Telling Stories with Composition

Shooting families with young children? Accompanying everyone on a walk allows you to capture relaxed shots like this one, with everyone being themselves and interacting naturally. It also means you are likely to end up getting muddy… Twiggy, mud-splattered clothing is now an expected part of my appearance after an outdoor shoot. I spend a high proportion of my working …

Portrait Blocks & Stabilisers

Why you need wider shots to help you sell wall portraits, and how to place elements in your composition so they are either visual blocks or stabilisers. This kind of portrait works well on the wall. My subject, Emma, isn’t so close up that the picture would feel overwhelming at a larger scale. The mood of the picture is calm …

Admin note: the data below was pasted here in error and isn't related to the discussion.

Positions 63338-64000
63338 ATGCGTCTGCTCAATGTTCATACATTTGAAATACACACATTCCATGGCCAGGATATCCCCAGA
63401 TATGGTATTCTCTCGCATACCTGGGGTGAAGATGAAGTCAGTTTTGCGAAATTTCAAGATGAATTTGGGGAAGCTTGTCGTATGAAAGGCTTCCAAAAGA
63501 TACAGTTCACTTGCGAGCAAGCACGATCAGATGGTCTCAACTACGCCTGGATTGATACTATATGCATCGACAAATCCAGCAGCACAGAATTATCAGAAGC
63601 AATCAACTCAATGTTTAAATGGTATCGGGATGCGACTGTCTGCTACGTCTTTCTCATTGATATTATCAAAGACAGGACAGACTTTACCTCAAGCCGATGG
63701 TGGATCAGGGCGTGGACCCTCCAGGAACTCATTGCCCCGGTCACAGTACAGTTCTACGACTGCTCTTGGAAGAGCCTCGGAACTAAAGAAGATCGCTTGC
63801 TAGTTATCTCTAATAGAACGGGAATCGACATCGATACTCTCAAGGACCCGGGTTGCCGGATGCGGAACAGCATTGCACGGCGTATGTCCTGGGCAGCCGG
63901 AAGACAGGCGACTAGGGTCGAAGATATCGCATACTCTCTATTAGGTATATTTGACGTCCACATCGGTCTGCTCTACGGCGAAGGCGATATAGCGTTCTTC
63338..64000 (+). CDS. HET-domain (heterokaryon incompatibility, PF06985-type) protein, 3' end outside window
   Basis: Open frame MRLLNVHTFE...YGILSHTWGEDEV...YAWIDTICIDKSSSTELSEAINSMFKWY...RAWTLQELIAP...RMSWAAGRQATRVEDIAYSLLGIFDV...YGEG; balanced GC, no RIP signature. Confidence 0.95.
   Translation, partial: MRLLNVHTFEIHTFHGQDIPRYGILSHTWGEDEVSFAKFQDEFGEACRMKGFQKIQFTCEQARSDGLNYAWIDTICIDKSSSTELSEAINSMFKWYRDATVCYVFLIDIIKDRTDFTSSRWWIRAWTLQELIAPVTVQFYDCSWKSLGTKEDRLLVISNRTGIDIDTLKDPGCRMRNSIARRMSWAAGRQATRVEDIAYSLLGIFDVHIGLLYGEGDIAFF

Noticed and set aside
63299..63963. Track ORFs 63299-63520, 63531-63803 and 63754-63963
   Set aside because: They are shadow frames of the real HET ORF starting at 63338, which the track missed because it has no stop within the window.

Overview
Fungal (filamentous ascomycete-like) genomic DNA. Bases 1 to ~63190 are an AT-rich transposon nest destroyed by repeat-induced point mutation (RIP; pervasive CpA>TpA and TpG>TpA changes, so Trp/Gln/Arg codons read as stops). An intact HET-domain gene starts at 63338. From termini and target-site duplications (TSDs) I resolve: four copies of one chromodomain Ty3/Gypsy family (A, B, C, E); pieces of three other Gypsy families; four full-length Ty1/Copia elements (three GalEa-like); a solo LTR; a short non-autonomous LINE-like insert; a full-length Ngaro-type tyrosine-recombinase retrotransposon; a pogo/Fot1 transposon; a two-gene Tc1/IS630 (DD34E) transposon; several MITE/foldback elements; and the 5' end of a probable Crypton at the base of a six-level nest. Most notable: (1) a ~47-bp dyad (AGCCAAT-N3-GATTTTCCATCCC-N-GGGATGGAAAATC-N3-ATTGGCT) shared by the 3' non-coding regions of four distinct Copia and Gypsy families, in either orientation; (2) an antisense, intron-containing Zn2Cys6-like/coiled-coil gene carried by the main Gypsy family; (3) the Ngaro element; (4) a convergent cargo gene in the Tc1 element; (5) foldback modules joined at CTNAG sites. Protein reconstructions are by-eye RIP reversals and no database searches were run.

Four Ways To Crop A Portrait

To crop, or not to crop? For all portraits other than full-length ones, you have to decide whereabouts on your subject’s body to place the edge of the frame. There are a few places where cropping is fine, and a few you should always avoid. The nice thing about working on location is that, more often than not, you can …

Farmhouse Rule-Of-Thirds Portrait

Sometimes the best portraits start unplanned – in this case, during a shoot break. I saw a patch of light, adjusted the scene to improve the composition and used the Rule of Thirds for a visually pleasing result. My client for this shoot commissioned me to create some portraits of their two grownup children, at their beautiful farmhouse home on …

Family In A Frame Within A Frame

Frames within the edges of your image are a powerful way to strengthen your composition. Go one step further by stacking multiple frames-within-a-frame, as in this portrait of Mimi and Milos. Concepts Covered In This Article Framing Pregnancy Shots Composition Mimi and Milos came to the studio having researched us more thoroughly than any client we’ve ever had. They wanted …